February 17. One of the hard swallows about moving to Haiti a few years ago was that Nia had some good friends back in the states that we knew she'd really, really miss. Tonight as I watched her hanging out before church with her friend, Hannah-- also a missionary kid, I got a little teary at how perfectly God matched these two girls to live together here and be friends.
February 16. So. Does anyone think Nick Mangine maybe got a little too much sun wearing a V-neck today? (And btw- he is posing the belly thing for the camera. I'd never post a picture like this of someone who didn't know.)
February 15. Manita practicing her yoga after class today. How the heck are children so naturally stinkin' flexible?
February 14. We saw this confident rooster at the beach today. His comb was so bright red. He was very interested in our snacks. Often times our staff will call our boys "ti cok" if they are fighting with one another. Today as I watched this scrappy rooster prancing around as if he owned the beach, it made a lot of sense to call them "little roosters."
February 13. Mangoes out at the Joy in Hope land are almost ripe!
February 12. An early morning asthma attack where we couldn't find Nick's inhaler meant dragging out the nebulizer.
February 11. This is not a still shot of a hoarders episode, this was actually my room. The shame....
February 10. Jacmel Karnaval 2013.
February 9. It was good to see our good friend (Dokte) Kyle at the finish line of the Second Annual Haiti Ultra-Marathon. He and his team each ran over 60 miles from downtown Port Au Prince, through Kenscoff to Seguin, and then down to finish in the Cayes Jacmel area. This endurance event is an amazing feat and I feel proud to know these athletes.
February 8. The swings are so fun even Piman wants in. I know that the newness of this playground will wear off, but wow, we go almost every day at this point.
February 7. Manita was sporting the new t-shirt she was given from IBESR at Karnaval. I am not sure exactly what the literal translation is-- but the concept is that Jacmel and the department of Social Services are working together for the protection of children.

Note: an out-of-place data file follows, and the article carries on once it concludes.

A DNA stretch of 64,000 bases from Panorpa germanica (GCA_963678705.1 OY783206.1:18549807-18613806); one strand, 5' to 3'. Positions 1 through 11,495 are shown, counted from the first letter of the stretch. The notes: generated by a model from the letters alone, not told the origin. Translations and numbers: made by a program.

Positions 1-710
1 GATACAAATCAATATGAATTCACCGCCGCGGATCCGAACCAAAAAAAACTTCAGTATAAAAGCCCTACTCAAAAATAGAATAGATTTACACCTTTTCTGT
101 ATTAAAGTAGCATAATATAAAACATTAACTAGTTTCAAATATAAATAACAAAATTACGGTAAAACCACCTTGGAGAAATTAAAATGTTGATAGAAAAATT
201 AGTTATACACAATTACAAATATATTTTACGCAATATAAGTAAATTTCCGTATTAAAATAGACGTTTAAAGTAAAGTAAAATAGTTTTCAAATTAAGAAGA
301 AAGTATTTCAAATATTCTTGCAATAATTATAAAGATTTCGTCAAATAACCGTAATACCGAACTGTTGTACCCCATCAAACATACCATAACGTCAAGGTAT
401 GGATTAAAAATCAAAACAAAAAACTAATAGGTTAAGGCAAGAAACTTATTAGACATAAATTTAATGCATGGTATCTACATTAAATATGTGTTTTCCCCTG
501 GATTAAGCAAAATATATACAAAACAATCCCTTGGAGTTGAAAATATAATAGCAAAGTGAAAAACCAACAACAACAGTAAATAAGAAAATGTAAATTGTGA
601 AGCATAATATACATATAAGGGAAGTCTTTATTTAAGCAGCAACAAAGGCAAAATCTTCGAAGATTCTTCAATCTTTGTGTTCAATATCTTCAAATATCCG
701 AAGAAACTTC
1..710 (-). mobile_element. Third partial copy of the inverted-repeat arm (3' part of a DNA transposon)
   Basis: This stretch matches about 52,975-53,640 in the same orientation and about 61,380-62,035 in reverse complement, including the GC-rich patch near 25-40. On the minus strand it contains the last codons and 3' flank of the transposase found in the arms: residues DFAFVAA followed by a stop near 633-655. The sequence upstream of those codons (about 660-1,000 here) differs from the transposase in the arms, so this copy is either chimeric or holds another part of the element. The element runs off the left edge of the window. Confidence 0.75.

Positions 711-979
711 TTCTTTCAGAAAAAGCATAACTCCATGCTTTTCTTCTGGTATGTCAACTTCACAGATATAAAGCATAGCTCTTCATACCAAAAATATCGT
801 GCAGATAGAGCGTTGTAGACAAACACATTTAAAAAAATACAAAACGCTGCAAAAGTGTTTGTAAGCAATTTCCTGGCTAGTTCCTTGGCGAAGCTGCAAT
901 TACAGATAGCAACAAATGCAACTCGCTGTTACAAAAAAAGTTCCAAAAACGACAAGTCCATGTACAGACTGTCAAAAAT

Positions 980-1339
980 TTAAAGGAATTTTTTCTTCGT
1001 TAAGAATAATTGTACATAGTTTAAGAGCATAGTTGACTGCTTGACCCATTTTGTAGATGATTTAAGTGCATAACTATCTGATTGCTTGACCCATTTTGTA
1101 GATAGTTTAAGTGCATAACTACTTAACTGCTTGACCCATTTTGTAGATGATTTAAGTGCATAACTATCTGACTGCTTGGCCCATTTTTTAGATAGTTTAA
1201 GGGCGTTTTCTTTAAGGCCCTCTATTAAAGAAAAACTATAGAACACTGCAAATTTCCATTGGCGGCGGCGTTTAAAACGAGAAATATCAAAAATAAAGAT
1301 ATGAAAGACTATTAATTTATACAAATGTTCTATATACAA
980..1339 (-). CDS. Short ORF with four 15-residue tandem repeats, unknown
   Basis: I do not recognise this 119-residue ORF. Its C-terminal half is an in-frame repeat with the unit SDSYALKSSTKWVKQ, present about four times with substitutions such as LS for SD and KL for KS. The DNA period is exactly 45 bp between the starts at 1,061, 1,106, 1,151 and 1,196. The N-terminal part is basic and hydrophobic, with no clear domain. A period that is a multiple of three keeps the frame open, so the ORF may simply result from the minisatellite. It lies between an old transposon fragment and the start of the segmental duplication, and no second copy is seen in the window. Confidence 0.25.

February 5. This is Jean Gardy. He's the foster-son of our good friend, Gayly, and he's one of our kids' best friends. I snapped this picture of him at the playground today and I loved it immediately because the background looks so fake. But it's not. That is the actual background. It's like a fantasy photo wanna-be. Thankful we get the privilege of actually living here.
February 4. I tagged along on a trip to Port Au Prince with Sarah and Dada. We all had dental work to do and there are no good options nearby, so it's worth the 4 hour trek. While in the city, we stopped at the Giant grocery store. Sarah was overwhelmed by all the choices and Dada was (clearly) amazed.
February 3. I love the energy and excitement in Jacmel during Karnaval. Some people think that Karnaval is nothing but debauchery... I have even heard it referred to (recently) as "the devil's playground." Honestly, there is a component of that. But there are also historical, cultural and artistic components that demonstrate the beauty of lovely, lovely Haiti... particularly Jacmel.
February 2. We have a new playground! "Giving it" to our kids (and the community kids) was one of the greatest moments of my life. It definitely ranks in the top 3 moments of my life in Haiti. The kids LOVE it. This is the first time some of them have ever been on swings. We used to go to the park downtown before the earthquake but then it turned into an IDP camp post-quake. Each piece of play equipment was draped with tarps/ and had people living in them. The smell of urine and feces was so strong that I decided that even if the camp was ever gone (which it now is) that I wouldn't let my kids play there. The kids playing today on the new playground was such a joyful moment for me.
February 1. National Karnaval is this weekend. Everyone is busy constructing viewing stations for the big parades. It's amazing to watch all Jacmel get a facelift in just a week or so. The viewing stations only stay up for about 2 weeks. Gotta be honest, don't feel so comfortable standing on those stands with crowds of people, but I LOVE parades so much that it's worth it. (Well, it will be worth it if it doesn't break.)